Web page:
The arrival of the Dog Days of summer have gotten me thinking about my childhood – in particular, playing Kick the Can, a popular after-dinner pastime in my old neighborhood. Each night, kids who lived within a two-block radius of our house would slowly gather, like itinerant moths drawn by the first flickering flame of a Lone Star lightning bug display.
I grew up during the 1950s in far West Texas, about 30 miles from the New Mexico border, where it was crucial to wait until nightfall to start running around. In that area, daytime temperatures in summer typically reached as high as 100 degrees Fahrenheit. Nights would see the thermometer drop into the more temperate low-eighties.
As I recall, I was usually the only girl in the fray, and certainly one of the youngest players. There was Harold and his little brother, Leland, whose dad was our dentist. Then, we had two boys who lived on the next block, Marvin and Johnnie. Their parents ran the popular Modern Café. Finally, there was Charlie, who lived next door.
Night after night we would play in the street until it began to get too dark to see. Our game required an empty tin can, often a leftover container of green beans or spinach from dinner, or sometimes an empty paint can. The boundaries went from the block my brother and I lived on, including the front yards and the back yards, but the alleys were out of bounds.
We’d draw “straws” – actually bristles of a broom – to see who was “it” first. Drawing the shortest bristle meant you had to give chase first. The other kids would run off and hide while “it” counted to an agreed-upon number with his or her eyes closed tightly.
In our version of the game, once “it” counted to the appropriate number, he or she yelled out, “Here I come, ready or not.” Once “it” located a person, “it” had to call out the person’s name. Then the two would give wild chase toward the can, limbs akimbo, to be the first to kick it over. If person in hiding got there first, kicked the can and yelled, “I’m in,” he or she was able to remain in the game and ‘it” would have to begin the quest again. If “it” got to the can and kicked it first, then the other person became the next “it.” The game would continue until “it” got the first person out.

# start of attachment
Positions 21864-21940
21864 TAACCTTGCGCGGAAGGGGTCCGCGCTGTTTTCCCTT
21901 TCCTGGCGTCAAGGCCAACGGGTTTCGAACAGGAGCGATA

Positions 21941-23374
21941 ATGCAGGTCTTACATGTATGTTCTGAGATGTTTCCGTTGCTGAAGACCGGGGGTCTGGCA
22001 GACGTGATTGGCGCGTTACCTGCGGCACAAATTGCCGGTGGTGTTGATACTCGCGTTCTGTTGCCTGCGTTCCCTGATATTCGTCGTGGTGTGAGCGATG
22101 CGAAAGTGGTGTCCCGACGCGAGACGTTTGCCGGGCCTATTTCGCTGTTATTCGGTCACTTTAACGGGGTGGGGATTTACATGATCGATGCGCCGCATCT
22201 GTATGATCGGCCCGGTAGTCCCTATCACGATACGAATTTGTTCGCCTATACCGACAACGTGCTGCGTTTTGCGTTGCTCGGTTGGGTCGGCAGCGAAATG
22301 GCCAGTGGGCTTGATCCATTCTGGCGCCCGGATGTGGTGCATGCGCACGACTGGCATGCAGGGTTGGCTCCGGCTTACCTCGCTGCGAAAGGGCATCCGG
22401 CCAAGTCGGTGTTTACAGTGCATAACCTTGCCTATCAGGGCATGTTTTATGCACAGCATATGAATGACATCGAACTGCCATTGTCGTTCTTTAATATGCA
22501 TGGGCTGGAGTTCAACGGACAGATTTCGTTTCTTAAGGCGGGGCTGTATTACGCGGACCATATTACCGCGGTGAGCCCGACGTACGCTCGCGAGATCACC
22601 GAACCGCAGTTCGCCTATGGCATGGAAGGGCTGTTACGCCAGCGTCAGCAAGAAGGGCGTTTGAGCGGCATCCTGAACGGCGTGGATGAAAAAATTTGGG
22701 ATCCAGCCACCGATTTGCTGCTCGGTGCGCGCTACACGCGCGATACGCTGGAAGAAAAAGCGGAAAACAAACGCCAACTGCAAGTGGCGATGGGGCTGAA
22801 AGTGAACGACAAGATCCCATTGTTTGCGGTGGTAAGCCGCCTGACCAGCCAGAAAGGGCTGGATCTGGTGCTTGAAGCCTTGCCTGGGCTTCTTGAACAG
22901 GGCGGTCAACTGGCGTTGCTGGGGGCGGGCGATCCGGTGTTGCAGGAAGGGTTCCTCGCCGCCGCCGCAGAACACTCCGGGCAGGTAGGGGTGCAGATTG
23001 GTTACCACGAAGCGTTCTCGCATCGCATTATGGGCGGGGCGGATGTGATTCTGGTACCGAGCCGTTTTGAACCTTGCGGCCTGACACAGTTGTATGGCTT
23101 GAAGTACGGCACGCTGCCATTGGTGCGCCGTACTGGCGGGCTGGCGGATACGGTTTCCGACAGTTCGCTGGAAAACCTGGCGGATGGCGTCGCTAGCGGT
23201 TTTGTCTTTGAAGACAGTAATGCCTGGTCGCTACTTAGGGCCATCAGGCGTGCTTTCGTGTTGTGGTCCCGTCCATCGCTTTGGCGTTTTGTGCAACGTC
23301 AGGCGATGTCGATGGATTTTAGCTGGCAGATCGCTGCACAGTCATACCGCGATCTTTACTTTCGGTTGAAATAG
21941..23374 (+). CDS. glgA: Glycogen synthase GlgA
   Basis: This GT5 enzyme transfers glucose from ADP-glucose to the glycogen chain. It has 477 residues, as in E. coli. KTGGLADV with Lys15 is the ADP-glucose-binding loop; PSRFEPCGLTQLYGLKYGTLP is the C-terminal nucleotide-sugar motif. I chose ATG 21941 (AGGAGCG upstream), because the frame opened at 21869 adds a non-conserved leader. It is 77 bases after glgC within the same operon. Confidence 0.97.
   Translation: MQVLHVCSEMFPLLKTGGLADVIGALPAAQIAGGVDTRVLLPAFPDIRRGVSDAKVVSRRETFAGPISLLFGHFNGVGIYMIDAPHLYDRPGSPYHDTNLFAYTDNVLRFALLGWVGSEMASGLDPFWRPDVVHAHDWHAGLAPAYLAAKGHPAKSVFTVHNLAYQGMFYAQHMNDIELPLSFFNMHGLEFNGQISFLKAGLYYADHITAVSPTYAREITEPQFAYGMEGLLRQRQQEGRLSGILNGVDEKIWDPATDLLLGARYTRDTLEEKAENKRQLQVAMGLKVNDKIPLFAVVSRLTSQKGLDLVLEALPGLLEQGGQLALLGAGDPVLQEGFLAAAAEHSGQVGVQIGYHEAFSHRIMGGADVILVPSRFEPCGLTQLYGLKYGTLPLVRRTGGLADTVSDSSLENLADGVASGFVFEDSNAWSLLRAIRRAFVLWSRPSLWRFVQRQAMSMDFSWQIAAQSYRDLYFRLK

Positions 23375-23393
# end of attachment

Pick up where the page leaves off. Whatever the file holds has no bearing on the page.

One night, we entirely forgot about Charlie. He was the youngest player and, that night, he was especially stealthily, remaining hidden until the rest of us had long gone home. Eventually we realized he hadn’t come in, and we began searching the neighborhood. Finally, as the darkness deepened, we finally found him curled up under a shrub fast asleep in his backyard.
About the only thing that caused us to quit playing Kick the Can, before it got dark and our parents called us inside, was the arrival of the DDT Truck. You must remember that disease-laden mosquitoes were heavy during those hot summer Texas evenings and DDT had been billed as the sure antidote. As I recall, we never even thought about whether exposure would be dangerous or not. So, without a care in our minds, the older kids would climb onto their bikes and give chase to the truck, while others would skate after it. Some would even follow it on foot. Now, in retrospect, I’m aghast at the thought of what we did but, at the time, of course, no one knew any better.
What are some of your favorite memories of summer nights from your childhood? Please share with the rest of us.
© Tyra Manning 2018